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18.  Two separate regulations addressing dual and multiple associations of APs of SDs and MSPs are necessary because, as noted above, the term “sponsor” and the provisions of current Regulation 3.12(f) do not, by their terms, apply to SDs and MSPs with respect to their APs (who are not subject to a registration requirement).

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19.  Thus, for example, proposed Regulation 3.12(f)(5)(i)(B) provides that where an AP of an SD or MSP seeks to register an as AP of another Commission registrant, the new sponsor must meet the requirements of Regulation 3.60(b)(2)(i)(A) and (B), as is required of a new sponsor under current Regulation 3.12(f)(1). However, proposed Regulation 3.12(f)(5)(i)(A) provides that an SD or MSP seeking to associate with an already registered AP must meet the requirements of Regulation 3.60(b)(2)(i)(A), but not also the requirements of Regulation 3.60(b)(2)(i)(B). This is because the requirements of the former regulation concern specified adjudicatory proceedings which would be applicable to SDs and MSPs while the requirements of the latter regulation concern financial requirements which are not applicable to SDs and MSPs.

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20.  See 67 FR 38869 (June 6, 2002). The Commission adopted Regulation 3.12(f)(1)(ii) in 2002, in connection with other amendments to Regulation 3.12 to accommodate NFA's implementation of an online registration system. Prior to that time, a potential sponsor of an already registered AP was required to file a Form 3-R that included a certification signed by it and any existing sponsor acknowledging their supervisory obligations and their joint and several responsibility with respect to the AP's activities. In eliminating these requirements, the Commission explained that continuing to require a signature from each sponsor would result in unnecessary costs and delays under the new electronic filing system, and that the acknowledgment was not needed because Commission regulations make clear that each sponsor is required to supervise the AP and is jointly and severally responsible for his or her conduct. Instead, as adopted, Regulation 3.12(f)(1)(ii) requires NFA to notify existing sponsors of the AP of the application. Id. at 38870-71.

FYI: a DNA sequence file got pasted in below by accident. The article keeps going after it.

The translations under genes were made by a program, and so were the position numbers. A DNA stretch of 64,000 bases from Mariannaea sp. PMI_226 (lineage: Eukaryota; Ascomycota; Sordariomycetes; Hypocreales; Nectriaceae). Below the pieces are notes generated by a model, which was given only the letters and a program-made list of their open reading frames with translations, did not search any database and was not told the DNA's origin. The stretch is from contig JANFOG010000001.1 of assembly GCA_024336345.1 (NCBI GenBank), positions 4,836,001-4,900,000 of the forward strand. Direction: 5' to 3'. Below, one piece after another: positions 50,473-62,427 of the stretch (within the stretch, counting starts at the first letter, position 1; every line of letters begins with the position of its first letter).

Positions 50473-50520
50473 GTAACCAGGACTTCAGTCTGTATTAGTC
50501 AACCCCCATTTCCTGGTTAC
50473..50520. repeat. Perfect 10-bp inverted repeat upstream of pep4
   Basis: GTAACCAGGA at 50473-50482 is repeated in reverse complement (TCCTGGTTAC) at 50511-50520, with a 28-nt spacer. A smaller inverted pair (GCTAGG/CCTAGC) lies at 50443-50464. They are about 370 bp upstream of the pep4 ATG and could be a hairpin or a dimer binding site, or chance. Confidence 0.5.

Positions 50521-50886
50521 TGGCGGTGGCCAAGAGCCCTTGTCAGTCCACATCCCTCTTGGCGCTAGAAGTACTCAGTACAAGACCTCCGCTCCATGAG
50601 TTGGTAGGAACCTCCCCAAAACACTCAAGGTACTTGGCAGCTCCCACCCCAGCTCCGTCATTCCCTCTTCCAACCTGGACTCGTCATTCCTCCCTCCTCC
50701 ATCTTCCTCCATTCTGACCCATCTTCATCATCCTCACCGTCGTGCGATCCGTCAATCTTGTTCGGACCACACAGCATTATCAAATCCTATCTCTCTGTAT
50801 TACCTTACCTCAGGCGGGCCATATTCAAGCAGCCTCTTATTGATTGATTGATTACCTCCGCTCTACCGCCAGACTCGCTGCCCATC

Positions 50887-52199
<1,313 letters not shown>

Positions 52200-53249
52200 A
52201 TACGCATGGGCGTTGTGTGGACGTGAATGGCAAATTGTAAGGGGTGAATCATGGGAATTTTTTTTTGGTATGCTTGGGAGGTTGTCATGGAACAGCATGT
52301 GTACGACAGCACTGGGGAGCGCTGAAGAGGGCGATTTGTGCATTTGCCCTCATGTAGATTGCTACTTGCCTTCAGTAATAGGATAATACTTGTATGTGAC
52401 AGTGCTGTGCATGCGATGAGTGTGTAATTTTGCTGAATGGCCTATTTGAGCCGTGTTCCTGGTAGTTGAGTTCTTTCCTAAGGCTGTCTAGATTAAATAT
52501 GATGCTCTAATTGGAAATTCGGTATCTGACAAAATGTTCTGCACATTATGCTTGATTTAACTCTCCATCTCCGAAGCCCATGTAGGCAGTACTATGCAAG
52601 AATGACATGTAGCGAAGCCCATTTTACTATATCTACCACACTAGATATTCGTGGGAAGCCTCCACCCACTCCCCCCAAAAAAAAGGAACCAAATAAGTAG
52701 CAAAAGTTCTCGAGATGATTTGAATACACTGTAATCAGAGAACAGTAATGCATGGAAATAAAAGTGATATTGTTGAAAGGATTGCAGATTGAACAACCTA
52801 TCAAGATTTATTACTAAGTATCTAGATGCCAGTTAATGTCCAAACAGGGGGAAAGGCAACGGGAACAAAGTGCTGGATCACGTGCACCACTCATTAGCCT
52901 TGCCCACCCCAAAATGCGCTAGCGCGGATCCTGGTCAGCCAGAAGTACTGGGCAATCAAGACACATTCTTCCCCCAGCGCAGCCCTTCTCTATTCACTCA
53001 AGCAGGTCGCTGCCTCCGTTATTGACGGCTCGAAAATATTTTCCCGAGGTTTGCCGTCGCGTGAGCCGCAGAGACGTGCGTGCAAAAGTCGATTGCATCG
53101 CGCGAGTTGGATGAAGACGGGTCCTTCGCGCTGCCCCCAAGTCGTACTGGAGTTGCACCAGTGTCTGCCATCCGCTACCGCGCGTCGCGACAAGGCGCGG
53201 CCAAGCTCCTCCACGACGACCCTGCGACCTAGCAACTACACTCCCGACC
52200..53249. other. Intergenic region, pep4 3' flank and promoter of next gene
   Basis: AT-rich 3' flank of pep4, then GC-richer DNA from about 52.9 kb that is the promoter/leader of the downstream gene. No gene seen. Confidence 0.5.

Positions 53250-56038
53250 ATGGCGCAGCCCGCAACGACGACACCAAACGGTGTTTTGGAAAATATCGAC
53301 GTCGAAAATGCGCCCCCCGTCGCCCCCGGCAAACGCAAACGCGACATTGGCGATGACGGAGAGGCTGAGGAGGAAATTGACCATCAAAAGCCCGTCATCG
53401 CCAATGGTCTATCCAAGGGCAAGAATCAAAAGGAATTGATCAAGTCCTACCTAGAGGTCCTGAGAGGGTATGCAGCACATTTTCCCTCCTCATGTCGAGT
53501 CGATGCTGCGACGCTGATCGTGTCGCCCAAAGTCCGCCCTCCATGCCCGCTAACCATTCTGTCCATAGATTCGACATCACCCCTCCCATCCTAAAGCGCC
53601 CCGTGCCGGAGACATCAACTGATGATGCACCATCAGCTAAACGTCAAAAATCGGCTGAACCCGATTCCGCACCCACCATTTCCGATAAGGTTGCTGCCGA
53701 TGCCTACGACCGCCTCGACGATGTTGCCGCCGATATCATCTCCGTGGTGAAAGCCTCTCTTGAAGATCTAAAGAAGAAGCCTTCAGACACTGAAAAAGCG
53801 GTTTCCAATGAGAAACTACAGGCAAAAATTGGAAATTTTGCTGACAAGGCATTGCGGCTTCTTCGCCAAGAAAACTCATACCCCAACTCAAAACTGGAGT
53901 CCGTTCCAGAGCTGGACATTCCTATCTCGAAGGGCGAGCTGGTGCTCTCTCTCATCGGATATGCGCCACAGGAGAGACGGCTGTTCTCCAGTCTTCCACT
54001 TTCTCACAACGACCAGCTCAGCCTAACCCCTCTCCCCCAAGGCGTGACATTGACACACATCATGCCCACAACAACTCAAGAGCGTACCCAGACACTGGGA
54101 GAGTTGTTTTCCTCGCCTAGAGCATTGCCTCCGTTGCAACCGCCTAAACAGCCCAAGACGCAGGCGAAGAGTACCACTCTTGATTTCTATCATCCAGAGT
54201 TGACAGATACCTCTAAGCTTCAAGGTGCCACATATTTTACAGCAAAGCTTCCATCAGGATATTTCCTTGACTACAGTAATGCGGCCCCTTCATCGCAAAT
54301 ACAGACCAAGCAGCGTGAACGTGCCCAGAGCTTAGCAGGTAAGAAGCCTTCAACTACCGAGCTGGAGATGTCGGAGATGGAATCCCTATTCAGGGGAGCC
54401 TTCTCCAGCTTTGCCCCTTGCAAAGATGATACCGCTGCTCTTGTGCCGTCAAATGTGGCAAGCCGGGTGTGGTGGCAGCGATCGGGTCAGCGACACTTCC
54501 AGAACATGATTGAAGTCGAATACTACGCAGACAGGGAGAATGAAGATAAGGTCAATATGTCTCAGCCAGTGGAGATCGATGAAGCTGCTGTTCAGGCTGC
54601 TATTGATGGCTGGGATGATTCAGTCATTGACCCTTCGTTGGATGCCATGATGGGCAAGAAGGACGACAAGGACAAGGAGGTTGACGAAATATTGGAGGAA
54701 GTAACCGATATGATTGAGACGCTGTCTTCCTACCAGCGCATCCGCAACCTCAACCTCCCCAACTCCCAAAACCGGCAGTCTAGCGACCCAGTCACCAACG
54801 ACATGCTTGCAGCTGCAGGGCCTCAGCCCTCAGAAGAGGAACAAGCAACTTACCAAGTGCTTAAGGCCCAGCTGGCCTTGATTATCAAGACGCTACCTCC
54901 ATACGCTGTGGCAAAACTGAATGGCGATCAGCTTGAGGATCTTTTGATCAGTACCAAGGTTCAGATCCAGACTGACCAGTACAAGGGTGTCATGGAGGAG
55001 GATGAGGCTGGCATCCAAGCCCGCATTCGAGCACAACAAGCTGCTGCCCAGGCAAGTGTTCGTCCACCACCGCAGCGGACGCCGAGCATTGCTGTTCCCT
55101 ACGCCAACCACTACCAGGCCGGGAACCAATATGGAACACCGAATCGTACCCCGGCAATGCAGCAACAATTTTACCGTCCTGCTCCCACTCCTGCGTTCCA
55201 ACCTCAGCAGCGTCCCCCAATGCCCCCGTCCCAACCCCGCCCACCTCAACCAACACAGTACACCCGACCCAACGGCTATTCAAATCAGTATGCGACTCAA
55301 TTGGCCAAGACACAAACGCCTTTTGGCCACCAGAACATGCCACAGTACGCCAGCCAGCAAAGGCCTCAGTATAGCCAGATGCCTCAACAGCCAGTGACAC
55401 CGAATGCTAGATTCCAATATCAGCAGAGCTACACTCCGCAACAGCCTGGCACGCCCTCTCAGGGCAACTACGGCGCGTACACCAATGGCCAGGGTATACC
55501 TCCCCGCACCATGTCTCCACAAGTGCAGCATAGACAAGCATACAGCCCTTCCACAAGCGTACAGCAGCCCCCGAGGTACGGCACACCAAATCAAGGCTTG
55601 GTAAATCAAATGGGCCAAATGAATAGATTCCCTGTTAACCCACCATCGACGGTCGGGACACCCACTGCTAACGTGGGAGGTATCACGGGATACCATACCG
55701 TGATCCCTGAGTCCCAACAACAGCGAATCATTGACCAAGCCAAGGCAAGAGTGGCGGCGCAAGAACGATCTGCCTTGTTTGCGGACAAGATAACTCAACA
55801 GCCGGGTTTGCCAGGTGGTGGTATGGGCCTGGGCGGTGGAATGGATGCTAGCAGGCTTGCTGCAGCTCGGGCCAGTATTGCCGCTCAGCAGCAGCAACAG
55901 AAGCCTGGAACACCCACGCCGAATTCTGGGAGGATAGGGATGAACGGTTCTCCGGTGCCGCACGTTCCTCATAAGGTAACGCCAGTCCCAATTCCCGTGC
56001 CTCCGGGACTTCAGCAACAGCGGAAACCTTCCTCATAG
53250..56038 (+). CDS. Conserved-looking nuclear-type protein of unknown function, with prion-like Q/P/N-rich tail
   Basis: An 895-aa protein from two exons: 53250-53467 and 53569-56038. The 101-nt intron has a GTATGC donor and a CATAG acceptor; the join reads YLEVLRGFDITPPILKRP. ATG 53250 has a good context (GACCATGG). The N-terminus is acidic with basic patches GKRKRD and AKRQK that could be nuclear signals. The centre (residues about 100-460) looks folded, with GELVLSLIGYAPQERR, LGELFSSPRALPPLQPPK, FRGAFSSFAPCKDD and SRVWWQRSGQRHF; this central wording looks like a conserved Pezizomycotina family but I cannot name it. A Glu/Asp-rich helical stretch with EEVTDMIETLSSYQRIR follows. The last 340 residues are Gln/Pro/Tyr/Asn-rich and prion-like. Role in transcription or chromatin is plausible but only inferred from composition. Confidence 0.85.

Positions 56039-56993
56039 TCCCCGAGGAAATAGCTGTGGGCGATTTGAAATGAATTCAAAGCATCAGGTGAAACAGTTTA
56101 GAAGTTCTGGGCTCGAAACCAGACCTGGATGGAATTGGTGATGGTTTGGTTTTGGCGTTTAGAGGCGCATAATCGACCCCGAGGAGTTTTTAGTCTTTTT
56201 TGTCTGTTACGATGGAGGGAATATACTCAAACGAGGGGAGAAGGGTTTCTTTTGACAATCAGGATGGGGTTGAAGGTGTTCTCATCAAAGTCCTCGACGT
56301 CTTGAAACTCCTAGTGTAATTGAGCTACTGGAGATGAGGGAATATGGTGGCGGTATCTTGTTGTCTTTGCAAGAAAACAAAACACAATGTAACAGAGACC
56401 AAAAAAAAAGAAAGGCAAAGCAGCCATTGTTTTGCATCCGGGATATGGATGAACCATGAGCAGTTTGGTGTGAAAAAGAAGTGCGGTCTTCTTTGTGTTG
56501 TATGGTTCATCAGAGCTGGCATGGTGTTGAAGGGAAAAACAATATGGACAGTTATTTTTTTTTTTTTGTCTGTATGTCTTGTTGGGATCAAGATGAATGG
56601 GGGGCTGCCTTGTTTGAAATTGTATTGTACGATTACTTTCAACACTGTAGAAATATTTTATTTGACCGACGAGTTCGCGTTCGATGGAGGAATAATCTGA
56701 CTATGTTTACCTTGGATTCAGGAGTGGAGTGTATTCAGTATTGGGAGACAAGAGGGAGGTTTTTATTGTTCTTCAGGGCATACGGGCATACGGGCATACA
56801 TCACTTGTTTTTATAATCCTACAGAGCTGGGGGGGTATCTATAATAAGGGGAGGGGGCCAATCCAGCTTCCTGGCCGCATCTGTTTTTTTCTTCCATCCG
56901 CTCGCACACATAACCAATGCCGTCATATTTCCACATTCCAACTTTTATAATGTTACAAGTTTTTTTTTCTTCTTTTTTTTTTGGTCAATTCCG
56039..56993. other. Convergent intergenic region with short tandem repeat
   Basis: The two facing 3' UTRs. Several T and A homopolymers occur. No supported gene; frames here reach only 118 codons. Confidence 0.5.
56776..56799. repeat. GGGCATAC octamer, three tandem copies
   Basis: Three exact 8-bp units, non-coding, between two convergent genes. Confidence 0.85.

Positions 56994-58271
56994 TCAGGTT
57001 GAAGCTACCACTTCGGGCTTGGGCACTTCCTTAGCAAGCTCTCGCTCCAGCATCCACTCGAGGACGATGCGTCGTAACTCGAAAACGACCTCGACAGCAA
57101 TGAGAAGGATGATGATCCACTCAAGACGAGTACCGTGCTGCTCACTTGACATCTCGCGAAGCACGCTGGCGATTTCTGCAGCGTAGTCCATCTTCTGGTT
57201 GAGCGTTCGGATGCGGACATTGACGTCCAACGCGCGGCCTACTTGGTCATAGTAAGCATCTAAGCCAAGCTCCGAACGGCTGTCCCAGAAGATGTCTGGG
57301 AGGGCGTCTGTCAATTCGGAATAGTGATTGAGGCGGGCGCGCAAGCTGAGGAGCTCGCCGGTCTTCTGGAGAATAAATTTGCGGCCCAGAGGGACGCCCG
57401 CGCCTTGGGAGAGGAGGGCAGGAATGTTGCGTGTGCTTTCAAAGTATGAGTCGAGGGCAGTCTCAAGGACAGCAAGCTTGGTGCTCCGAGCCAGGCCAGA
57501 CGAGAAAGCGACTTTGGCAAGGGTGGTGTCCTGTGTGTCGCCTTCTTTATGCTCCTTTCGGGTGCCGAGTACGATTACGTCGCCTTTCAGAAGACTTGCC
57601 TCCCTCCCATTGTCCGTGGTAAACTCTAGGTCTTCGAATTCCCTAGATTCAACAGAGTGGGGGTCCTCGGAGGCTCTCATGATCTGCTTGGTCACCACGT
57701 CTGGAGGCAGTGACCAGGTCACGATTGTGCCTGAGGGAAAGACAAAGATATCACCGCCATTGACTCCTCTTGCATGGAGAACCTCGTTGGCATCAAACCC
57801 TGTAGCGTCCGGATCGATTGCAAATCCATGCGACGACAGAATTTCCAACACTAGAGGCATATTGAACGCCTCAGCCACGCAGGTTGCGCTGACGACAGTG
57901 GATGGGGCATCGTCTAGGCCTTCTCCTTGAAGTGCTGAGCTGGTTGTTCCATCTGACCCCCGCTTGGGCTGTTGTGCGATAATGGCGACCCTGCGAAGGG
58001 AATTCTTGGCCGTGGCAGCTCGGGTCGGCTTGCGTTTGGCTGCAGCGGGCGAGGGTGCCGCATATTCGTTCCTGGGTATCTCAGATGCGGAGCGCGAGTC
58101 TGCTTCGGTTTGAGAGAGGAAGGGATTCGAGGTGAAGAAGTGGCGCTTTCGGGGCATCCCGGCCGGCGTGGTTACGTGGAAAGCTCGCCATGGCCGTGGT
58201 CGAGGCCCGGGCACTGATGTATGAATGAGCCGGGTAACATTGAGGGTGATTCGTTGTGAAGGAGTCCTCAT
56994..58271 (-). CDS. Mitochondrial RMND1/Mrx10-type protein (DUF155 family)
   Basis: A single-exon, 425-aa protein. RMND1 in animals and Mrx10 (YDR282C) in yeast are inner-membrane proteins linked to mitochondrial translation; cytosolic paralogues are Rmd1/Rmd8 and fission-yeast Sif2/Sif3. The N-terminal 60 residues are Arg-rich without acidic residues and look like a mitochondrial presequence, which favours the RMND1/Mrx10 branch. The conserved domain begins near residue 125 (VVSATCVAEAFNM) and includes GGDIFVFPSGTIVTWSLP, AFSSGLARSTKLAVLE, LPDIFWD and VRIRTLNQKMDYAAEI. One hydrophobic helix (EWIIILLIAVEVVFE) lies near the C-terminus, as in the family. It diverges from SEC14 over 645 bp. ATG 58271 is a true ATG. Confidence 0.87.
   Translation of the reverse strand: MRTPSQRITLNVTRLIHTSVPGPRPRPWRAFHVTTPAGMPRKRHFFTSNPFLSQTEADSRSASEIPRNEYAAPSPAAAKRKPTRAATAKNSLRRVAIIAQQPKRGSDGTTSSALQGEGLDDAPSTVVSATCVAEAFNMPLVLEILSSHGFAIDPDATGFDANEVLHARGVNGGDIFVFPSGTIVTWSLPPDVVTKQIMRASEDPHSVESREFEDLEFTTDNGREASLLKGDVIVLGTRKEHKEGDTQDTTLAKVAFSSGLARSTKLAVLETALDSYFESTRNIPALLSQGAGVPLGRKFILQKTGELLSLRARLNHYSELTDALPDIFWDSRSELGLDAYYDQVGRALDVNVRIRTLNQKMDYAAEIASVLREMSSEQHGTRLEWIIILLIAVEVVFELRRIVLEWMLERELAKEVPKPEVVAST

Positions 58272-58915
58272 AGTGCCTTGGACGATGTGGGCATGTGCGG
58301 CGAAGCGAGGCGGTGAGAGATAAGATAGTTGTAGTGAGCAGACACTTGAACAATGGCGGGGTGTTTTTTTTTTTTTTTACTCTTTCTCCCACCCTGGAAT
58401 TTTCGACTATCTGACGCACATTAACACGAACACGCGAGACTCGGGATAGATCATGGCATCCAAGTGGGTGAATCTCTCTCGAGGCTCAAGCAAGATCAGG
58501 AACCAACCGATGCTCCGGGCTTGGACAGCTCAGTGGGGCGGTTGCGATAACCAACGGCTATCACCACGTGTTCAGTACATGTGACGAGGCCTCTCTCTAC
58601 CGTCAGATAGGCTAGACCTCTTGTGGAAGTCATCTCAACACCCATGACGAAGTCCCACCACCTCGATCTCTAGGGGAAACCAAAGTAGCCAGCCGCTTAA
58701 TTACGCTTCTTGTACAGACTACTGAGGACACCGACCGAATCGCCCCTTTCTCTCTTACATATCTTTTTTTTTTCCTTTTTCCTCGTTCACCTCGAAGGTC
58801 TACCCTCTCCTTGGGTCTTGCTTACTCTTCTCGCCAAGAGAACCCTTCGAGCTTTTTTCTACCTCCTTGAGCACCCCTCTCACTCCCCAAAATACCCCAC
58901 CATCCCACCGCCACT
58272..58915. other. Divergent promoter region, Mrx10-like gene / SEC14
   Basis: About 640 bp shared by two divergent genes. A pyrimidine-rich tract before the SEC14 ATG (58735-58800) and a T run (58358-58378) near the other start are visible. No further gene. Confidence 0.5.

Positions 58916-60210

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22.  47 FR 18618 (Apr. 30, 1982).

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23.  To the extent the Proposal (specifically, proposed Regulation 3.12(f)(5)) would have an impact on CPOs, it would only impact registered CPOs, since Regulation 3.12(f), by its terms, would not apply where an AP's new or existing association is with a person who is not registered with the Commission.

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24.  See 47 FR at 18619-20 (discussing FCMs and CPOs); 54 FR 19556, 19557 (May 8, 1989) (discussing LTMs); 75 FR 55410, 55416 (Sept. 19, 2010) (discussing RFEDs).

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25.  See 77 FR at 2620 (adopting the Final Registration Regulations).

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26.  See 47 FR at 18619 (discussing CTAs); 48 FR 35248, 35276-77 (Aug. 3, 1983) (discussing IBs).

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27.  This is because, as noted above, Regulation 3.12(f) would not apply where an AP's new or existing association is with a person (e.g., a CTA or an IB) who is not registered with the Commission.

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28.  See Amendments to Commodity Pool Operator and Commodity Trading Advisor Regulations Resulting from the Dodd-Frank Act, 76 FR 11701, 11703 (Mar. 3, 2011) (noting with regard to RFA considerations that the regulations proposed therein would only impact registered CTAs). As of February 7, 2011, less than three percent of all registered APs (or less than 1500 APs) were associated on a dual or multiple basis with Commission registrants.

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30.  See 44 U.S.C. 3502(2) and (3).

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32.  As noted above, these requirements, which are set forth in existing Regulation 3.12(f)(1)(iii), apply to the activities of such APs with respect to the common customers of the APs' employing registrants.

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33.  Similarly, and as noted above, these proposed requirements would apply to the activities of such APs with respect to the common customers of the APs' employing SDs, MSPs and/or other Commission registrants.

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[FR Doc. 2012-14654 Filed 6-14-12; 8:45 am]

BILLING CODE 6351-01-P